On the 25th of June this year, 120 MPs wrote to the BBC urging them to recognise the detrimental effect that referring to the terrorist organisation as ‘ISIS,ISIL or Islamic State’ is having;
‘The Use of the titles gives legitimacy to a terrorist organisation that is not Islamic nor has it been recognised as a state and which a vast majority of Muslims around the world finds despicable and insulting to their peaceful religion.’
The term ‘Daesh’ is what those behind the letter suggest, a more appropriate name – an Arabic acronym for their name meaning ‘One who sows discord.’ The idea behind the use of ‘Daesh’ is to acknowledge what they are, and what they are not. Continual use of the phrase ‘Islamic State’ makes it much more difficult within society to suitably differentiate and draw a clear line between Muslims and Islamist extremists. A successful combat against an enemy has to begin with a sound grasp and understanding of them. Not just militarily but culturally. ‘Counter terrorism’ must involve a battle of ideas, ethics and morals.
When 38 people (30 Brits) were shot dead in Tunisia in late June this year, there was a potential solution discussed on BBC’s Sunday politics. The debate was if airstrikes against Daesh over Iraq which had been voted for 524 to 43 in the Commons in September 2014 should be extended to Syria. The defence secretary Michael Fallon said he was in favour but there would have to be a commons vote on the matter before any extension was initiated. It wasn’t much later, however, before it transpired David cameron had knowledge of UK troops being involved in Syrian airstrikes since September 2014. This was of course without the permission of the Commons who had explicitly opposed Syrian military intervention in 2013. This may have had something to do with the fact that the number one cause of death in Syria is warfare.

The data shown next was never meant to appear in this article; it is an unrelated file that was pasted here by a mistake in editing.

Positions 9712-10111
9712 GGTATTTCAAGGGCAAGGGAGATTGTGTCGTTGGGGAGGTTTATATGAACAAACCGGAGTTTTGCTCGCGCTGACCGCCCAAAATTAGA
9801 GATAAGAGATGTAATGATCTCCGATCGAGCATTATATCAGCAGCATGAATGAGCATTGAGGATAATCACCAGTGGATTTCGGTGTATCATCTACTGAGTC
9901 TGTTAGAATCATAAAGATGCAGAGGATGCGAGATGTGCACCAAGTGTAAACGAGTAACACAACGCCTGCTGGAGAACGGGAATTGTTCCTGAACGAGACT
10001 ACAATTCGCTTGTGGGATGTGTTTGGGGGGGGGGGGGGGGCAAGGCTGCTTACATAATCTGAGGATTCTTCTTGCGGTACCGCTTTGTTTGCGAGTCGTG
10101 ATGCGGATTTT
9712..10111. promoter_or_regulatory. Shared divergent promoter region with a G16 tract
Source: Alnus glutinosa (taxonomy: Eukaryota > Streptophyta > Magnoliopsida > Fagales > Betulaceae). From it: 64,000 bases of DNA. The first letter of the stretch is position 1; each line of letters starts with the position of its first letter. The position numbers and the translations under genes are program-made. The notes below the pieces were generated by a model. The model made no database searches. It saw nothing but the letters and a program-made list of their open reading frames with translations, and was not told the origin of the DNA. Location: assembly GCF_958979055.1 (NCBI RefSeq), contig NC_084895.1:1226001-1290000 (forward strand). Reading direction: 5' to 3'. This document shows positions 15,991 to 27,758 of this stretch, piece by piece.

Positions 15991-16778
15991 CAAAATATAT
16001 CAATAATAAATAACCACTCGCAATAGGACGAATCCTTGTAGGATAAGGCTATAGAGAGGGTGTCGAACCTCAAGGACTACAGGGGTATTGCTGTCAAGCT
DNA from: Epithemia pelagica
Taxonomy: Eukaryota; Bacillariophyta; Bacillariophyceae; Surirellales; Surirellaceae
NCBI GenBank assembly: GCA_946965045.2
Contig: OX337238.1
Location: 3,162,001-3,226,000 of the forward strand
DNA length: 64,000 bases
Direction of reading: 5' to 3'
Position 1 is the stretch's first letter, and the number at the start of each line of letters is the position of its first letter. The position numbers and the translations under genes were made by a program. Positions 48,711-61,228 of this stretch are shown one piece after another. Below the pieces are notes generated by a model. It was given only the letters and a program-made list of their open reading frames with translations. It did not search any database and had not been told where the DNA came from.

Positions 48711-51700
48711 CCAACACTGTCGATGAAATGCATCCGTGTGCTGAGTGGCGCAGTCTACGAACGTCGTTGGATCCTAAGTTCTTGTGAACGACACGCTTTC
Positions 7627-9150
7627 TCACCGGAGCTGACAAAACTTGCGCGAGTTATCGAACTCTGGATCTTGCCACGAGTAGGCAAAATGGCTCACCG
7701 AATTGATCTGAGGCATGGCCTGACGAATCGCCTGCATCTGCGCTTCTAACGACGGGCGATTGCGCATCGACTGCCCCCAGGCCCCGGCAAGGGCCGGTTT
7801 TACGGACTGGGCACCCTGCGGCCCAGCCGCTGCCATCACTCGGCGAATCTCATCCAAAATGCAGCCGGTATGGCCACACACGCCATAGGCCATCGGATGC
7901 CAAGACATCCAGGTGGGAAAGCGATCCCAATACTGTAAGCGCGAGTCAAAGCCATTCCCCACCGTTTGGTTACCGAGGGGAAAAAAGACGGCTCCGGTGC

In a true democracy, you would think this would be enough to bring down a Government. However, in our cosmopolitan, contemporary and vibrant society that according to the state media’s narrative is the envy of the world, we remain totally aloof to the machinery operating our highly developed armed forces. This is why such a significant line can be crossed regardless of how directly or indirectly UK troops were involved, or on whose behalf they were striking. The Government the UK people elected, voting against British involvement, was not enough to stop it.